Miscellaneous Lesions, Conditions, and Syndromes
The congenital absence of a patent anus at birth is rather uncommon in swine. The cause is not known but may have a genetic component or may be from an insult to the fetus in critical developmental stages in utero. The resultant megacolon may not be clinically apparent until several weeks of age.
These common lesions are the result of trauma to the ear followed by hemorrhage between the skin and cartilage (or within the cartilage). The subcutaneous hemorrhage resolves over several weeks to months, leaving the pinna thickened and misshapen in most cases. Trauma often is caused by bites inflicted by pen mates or by violent head shaking. Head shaking is associated with mange, infestation with lice, or feed particles in the ears. Treatment and/or drainage of the fluctuant lesion is not usually attempted or likely to be successful. Amputation of the ear is sometimes undertaken in management of severe cases.
These lesions are the result of ascending bacterial infections. Various bacteria, including Eubacterium (Corynebacterium) suis and coliforms, have been isolated from the lesions. These lesions usually occur in older sows and are a common cause of sporadic deaths. Death often occurs during or shortly after advanced pregnancy, a time of maximum stress on kidney function. Anything that interferes with adequate water intake or urination may predispose to infection. Eubacterium suis is present in the preputial diverticulum of most boars. The organisms may be transmitted to the sow during copulation. Many sows with cystitis/nephritis have hematuria, the first sign of infection, within three weeks of breeding. This is followed by progressive loss of body weight. The lesions are uncommon in boars.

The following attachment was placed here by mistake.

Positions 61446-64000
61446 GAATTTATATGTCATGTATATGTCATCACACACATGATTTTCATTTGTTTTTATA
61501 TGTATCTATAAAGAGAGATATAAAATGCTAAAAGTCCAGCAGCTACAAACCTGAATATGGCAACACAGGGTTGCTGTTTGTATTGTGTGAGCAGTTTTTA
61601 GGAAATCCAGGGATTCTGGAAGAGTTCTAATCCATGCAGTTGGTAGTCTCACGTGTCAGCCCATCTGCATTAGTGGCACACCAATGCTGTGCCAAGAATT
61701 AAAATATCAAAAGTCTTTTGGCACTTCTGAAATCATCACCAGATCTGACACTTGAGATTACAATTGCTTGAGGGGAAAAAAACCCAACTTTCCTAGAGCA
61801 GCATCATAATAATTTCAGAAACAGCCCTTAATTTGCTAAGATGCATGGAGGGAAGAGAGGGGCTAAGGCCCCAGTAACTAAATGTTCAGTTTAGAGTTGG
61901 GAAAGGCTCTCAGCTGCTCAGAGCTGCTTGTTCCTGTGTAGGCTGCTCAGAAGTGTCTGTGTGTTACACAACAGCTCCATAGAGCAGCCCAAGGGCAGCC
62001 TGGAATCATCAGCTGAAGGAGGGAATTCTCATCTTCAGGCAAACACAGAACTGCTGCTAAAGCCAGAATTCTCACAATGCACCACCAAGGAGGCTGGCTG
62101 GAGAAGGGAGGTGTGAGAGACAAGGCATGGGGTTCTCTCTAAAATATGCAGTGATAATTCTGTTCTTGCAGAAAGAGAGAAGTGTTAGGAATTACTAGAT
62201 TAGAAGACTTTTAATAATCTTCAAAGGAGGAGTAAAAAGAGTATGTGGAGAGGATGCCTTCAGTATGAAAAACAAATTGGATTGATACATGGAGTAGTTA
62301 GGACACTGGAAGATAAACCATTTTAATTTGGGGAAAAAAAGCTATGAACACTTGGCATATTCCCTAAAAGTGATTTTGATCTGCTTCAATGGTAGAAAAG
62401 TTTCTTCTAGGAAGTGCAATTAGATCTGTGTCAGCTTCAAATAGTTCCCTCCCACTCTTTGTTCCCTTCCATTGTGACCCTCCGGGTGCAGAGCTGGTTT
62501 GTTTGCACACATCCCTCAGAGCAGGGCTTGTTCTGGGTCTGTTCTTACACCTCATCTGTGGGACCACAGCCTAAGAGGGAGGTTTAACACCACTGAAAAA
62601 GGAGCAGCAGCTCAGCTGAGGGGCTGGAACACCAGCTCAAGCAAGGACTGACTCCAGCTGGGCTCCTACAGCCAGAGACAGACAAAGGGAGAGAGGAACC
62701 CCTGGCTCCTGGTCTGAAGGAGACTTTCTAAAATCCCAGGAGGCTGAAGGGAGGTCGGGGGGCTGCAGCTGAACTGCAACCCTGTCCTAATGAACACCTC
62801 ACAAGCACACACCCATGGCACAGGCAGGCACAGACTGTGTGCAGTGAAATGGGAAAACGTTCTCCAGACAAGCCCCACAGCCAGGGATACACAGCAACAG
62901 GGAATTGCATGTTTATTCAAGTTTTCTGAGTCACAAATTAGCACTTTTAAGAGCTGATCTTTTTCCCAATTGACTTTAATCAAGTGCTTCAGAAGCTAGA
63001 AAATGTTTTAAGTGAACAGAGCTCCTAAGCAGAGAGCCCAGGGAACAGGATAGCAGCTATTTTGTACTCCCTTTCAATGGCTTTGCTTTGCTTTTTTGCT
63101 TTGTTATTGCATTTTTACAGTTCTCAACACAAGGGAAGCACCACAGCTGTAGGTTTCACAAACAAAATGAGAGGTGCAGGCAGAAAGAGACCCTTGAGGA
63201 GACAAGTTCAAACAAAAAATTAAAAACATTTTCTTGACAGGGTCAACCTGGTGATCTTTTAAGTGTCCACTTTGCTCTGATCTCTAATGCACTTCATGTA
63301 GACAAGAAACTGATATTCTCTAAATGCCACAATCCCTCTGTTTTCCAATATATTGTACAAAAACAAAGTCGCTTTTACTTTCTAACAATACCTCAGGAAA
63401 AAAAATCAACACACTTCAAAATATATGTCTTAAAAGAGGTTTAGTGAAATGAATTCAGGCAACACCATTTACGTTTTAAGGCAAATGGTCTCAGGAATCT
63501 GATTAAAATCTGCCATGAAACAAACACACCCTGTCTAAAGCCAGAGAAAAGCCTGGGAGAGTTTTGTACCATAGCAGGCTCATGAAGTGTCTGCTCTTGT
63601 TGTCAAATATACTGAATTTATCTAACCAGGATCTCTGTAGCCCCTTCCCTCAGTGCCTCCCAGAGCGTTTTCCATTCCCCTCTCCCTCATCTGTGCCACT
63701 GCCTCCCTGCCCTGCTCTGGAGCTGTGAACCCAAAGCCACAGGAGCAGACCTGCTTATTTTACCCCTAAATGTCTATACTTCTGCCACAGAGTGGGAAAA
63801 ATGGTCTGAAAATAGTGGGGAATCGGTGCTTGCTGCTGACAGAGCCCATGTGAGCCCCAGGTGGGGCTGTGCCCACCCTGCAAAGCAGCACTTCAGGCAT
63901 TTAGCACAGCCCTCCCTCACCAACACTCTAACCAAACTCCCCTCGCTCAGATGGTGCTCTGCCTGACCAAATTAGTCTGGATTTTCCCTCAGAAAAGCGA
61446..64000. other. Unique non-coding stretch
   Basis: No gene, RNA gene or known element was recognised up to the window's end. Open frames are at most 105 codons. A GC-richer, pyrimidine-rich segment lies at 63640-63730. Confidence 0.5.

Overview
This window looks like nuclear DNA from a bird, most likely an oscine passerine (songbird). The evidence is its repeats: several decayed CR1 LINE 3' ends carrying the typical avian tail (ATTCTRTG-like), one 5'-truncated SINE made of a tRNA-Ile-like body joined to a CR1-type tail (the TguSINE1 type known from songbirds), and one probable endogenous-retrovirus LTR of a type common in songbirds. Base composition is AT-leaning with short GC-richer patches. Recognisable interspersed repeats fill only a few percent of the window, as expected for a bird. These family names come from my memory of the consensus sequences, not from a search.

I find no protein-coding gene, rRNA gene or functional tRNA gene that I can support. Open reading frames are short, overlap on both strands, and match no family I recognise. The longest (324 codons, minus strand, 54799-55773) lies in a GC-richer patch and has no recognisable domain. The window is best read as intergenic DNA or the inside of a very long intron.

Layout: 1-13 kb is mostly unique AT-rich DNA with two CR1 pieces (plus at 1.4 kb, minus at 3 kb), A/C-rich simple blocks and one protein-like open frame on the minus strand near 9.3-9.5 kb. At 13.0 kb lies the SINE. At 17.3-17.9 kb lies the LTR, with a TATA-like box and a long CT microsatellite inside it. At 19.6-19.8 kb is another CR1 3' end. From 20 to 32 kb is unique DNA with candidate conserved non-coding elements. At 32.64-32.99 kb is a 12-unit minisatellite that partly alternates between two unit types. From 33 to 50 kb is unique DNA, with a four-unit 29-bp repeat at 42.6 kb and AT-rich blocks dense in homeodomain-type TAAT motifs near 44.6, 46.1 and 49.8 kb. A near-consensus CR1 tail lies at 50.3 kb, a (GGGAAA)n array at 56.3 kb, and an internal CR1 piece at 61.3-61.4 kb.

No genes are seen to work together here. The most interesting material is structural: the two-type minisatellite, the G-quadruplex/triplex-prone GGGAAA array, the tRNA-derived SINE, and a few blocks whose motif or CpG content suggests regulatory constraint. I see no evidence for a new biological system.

This hereditary defect originated in the Landrace breed. The defect can be expressed as foot deformities present at birth, or later as widely distributed expanding cutaneous lesions that involve small to large areas of skin. Skin lesions usually are apparent by the third week although some develop later. Skin lesions begin as papules and expand to form roughened plaques that soon become papillomatous. Most affected pigs die within six weeks. Many that survive have dyspnea related to interstitial pneumonia of giant cell type.
Sows and boars over three years of age occasionally are found to have ectopic ossification of the root of the intestinal mesentery. The cause of these bony spicules radiating through the mesentery is not known. Little significance is ascribed to the presence of ectopic ossification unless it is responsible for intestinal volvulus, incarceration, or accident.